Concealing the Path to Justice

Early this morning, CBS News released a video featuring Ibram X. Kendi’s reflections on the guilty verdict in the trial of Derek Chauvin. You can watch the video at the bottom of this post or read the transcript below. Kendi says,

With today’s conviction, we can now formally say that Derek Chauvin murdered George Floyd. A Minneapolis jury convicted a police officer who knelt on the neck of a handcuffed Black man in a prone position for more than 9 minutes.

So now what? Chauvin is headed to jail, but is America headed for justice? Is justice convicting a police officer, or is justice convicting America? When tens of millions of Americans after Floyd’s murder last year took to the streets of nearly every American town, we were convicting America.

Since 2013, more than 1,000 people have died at the hands of police, many of them mentally ill, many of them during traffic stops, like Daunte Wright. Since the Chauvin trial began on March 29, more than 3 people per day have been killed by law enforcement, many of them Black and Latino and young, like Adam Toledo.

It is easy to just blame individual officers like Derek Chauvin, but the problem is structural. The problem is historic. The problem is every single American who sees George Floyd and Breonna Taylor as dangerous, rather than the policies that led to health disparities, under-resourced schools, disproportionate Black poverty and unemployment, and few resources for all of us suffering from drug abuse, from mental illness, from despair.

Justice is not closing a case. Justice is not closing the cell door on Chauvin. Justice is closing the door on racist narratives and policies that endangered Floyd, that still endangers Black people, that endangers America. Justice is opening the door to an anti-racist future, where American fear is in danger, where I no longer live in fear, where Americans no longer live in fear of me.

Justice has convicted America. Now we must put in the time transforming this nation.

Notice that Kendi ends his commentary by saying that the nation needs to be transformed. Given Kendi’s virulent anti-racism, it is worth asking exactly what he wishes to transform the nation into.

He uses the word justice over and over, but his writings make it clear that what he defines as justice is far afield from what actual justice is. Whereas classical definitions of justice focus on rendering to each individual person what they are due (given they are divine image-bearers), Kendi focuses on equity—which means the elimination of any and every disparate racial outcome. In his book, he argues that the only way to eliminate such disparate outcomes is to adopt racial discrimination as official policy and law in this nation. In his own words:

The only remedy to racist discrimination is antiracist discrimination. The only remedy to past discrimination is present discrimination. The only remedy to present discrimination is future discrimination (p. 19).

In short, Kendi believes that we need racial discrimination in public policy in order to elevate racial minorities and lower whites into social and economic equity. The distribution of wealth, power, and resources in our society should be based on racial discrimination, not on notions of political liberalism or free markets or due process.

Kendi claims that the Chauvin conviction is not enough because the problems we face are fundamentally “structural.” He believes that widespread racist policies are what led to the death of George Floyd. There is no question that “structures” can be flawed by human sin and weakness and that they often need reforming and perfecting. That work goes on, and everyone should welcome such efforts.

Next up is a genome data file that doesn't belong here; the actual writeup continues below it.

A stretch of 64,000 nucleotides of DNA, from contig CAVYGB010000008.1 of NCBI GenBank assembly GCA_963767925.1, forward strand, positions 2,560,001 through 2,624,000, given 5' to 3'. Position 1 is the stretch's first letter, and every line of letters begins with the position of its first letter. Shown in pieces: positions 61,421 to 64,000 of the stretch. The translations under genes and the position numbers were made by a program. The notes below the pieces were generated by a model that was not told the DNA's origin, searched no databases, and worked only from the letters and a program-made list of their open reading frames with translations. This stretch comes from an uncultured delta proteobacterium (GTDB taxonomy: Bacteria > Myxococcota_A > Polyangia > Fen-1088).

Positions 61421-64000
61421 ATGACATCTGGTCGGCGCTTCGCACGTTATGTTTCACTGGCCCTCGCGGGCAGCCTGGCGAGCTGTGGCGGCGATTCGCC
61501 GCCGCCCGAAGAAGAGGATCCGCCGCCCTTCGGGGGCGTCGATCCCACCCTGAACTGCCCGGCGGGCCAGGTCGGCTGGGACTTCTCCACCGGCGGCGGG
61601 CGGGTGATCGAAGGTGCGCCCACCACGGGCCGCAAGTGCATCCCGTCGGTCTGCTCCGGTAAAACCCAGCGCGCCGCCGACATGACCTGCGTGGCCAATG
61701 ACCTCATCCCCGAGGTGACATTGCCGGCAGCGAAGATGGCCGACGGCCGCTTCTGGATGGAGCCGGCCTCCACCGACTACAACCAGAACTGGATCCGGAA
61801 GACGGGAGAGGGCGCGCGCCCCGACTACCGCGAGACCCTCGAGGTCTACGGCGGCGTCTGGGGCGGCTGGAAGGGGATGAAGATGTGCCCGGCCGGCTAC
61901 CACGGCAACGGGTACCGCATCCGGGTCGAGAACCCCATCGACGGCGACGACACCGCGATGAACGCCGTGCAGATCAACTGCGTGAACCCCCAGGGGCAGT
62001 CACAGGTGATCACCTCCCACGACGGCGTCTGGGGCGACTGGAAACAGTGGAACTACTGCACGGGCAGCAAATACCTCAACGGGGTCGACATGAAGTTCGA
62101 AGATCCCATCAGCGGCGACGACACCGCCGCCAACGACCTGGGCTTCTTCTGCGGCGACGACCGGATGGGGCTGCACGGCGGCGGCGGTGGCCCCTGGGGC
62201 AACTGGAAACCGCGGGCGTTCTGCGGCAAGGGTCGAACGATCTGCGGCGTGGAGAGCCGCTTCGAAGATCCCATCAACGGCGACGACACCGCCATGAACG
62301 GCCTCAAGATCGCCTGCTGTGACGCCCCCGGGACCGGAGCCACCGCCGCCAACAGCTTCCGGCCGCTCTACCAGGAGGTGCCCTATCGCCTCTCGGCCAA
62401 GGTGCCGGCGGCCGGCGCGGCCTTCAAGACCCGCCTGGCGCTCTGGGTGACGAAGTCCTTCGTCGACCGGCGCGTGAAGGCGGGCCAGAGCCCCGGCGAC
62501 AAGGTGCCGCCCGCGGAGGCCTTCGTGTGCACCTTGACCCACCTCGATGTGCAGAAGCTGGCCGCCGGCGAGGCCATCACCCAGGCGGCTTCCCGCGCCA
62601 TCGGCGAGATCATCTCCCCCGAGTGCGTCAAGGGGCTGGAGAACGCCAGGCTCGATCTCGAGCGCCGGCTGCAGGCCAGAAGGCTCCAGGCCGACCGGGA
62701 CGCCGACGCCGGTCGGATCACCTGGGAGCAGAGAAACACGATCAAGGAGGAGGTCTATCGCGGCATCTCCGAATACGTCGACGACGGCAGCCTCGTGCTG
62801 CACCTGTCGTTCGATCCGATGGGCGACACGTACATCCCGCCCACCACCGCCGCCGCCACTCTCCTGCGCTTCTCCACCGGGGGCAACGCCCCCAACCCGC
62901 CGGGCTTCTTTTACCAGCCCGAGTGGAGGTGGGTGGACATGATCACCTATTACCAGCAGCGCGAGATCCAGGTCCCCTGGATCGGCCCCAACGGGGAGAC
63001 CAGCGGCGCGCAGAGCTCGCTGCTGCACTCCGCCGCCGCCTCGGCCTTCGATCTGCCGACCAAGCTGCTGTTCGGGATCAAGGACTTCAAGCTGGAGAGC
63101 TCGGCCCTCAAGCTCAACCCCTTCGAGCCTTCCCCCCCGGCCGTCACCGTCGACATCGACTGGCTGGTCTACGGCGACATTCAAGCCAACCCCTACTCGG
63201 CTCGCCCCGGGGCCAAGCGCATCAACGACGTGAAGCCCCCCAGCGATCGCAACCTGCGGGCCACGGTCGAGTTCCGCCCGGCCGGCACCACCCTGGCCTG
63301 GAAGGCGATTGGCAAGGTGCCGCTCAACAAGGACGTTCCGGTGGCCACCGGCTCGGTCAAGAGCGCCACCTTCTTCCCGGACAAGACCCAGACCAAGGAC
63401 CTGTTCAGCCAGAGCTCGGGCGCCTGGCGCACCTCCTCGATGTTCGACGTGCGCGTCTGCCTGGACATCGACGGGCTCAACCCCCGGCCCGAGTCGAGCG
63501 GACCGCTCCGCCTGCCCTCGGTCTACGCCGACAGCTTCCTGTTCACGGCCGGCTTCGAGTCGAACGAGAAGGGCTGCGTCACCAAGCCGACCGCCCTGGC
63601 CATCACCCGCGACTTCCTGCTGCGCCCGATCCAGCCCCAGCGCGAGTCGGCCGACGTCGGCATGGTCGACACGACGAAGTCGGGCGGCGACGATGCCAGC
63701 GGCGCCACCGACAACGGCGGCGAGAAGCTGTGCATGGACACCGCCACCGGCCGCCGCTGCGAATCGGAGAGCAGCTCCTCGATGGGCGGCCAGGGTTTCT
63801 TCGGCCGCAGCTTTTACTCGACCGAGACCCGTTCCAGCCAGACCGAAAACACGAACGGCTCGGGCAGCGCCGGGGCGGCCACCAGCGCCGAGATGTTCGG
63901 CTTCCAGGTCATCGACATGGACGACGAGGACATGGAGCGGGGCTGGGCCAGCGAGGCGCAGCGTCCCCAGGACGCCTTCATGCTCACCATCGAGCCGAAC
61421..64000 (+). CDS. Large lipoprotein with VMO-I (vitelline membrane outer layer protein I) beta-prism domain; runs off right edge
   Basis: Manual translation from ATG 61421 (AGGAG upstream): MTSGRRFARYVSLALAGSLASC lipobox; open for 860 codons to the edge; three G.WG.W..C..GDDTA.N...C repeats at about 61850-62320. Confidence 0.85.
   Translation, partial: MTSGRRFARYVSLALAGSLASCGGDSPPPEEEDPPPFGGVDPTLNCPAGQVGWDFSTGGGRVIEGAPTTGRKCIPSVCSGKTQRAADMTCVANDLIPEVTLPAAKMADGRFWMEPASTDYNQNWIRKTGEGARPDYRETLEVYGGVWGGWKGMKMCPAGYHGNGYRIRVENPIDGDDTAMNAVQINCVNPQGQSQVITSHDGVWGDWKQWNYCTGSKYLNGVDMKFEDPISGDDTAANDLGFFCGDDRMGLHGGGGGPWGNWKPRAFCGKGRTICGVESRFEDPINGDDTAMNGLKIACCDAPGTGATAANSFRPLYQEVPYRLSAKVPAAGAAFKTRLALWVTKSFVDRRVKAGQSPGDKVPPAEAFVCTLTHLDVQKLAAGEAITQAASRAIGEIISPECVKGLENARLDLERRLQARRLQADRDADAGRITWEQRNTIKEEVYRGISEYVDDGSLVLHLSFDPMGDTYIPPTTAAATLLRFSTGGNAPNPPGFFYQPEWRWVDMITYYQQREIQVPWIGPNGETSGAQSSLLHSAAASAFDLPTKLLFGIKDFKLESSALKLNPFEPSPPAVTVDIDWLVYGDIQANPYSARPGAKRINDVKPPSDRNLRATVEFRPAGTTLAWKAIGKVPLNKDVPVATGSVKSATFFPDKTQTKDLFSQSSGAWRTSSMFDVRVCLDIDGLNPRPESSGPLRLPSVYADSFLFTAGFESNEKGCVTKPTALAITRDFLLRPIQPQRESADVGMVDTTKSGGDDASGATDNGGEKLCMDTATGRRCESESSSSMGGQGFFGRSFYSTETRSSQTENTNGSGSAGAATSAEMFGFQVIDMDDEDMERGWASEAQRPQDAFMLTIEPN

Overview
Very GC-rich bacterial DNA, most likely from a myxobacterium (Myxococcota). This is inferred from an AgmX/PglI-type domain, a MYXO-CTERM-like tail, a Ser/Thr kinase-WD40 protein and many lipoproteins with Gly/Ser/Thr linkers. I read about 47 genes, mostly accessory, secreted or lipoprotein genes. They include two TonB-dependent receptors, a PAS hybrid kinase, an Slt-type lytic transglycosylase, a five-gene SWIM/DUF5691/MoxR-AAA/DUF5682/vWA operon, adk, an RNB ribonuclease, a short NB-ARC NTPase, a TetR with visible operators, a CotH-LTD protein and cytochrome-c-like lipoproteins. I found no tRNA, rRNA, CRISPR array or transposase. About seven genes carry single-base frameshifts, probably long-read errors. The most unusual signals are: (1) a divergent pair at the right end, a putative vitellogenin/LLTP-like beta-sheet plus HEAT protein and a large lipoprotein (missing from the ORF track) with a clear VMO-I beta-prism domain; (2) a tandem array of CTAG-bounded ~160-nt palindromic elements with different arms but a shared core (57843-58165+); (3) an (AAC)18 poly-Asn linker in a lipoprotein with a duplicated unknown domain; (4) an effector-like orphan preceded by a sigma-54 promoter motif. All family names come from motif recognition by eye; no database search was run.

But Kendi goes further than that. He believes that racist policies and laws are what killed Chauvin and that Americans are still complicit in. This is an odd complaint in light of the fact that 12 different officers testified against Chauvin that he had acted against official police policy. As a result of this, prosecutors were able to prove beyond a reasonable doubt that Chauvin had violated the law. But Kendi doesn’t acknowledge this. He believes that the “system” is corrupt, and he does not acknowledge policies and laws that led to justice in Chauvin’s case.

That is why Kendi does not express any relief over the conviction of Chauvin. The verdict does not signal a step in the direction of justice because Chauvin is just one man, and justice requires the overhaul of the entire “system.” Justice requires not only convicting Chauvin for murder but also convicting the entire nation for complicity in this grave evil. And this is where the bankruptcy of Kendi’s program becomes really clear. His ideology does not provide the framework for distinguishing guilt from innocence. The jury convicted Chauvin of murder, but Kendi believes the entire nation is guilty as well. He makes no distinction but rather throws rhetorically loaded accusations at innocent masses in order to make his case. He ends up violating one of the most obvious and fundamental principles of justice there is: “Thou shalt not bear false witness against thy neighbour” (Exodus 20:16).

The relevance of Kendi’s statistics are also suspect. As Andrew Sullivan has pointed out, this is a “misleading reference to 1,000 cop killings, implying all were black and unarmed. CBS producing critical race theory without any critique. America itself is convicted.”

I’m not writing this to foreclose conversation about how our nation might achieve greater justice in policing and a host of other areas. We must have those conversations. But we have to do so in good faith and with our eyes fixed on the vision of justice that God reveals. Sadly, Kendi is not illuminating that path to justice. On the contrary, he’s concealing it.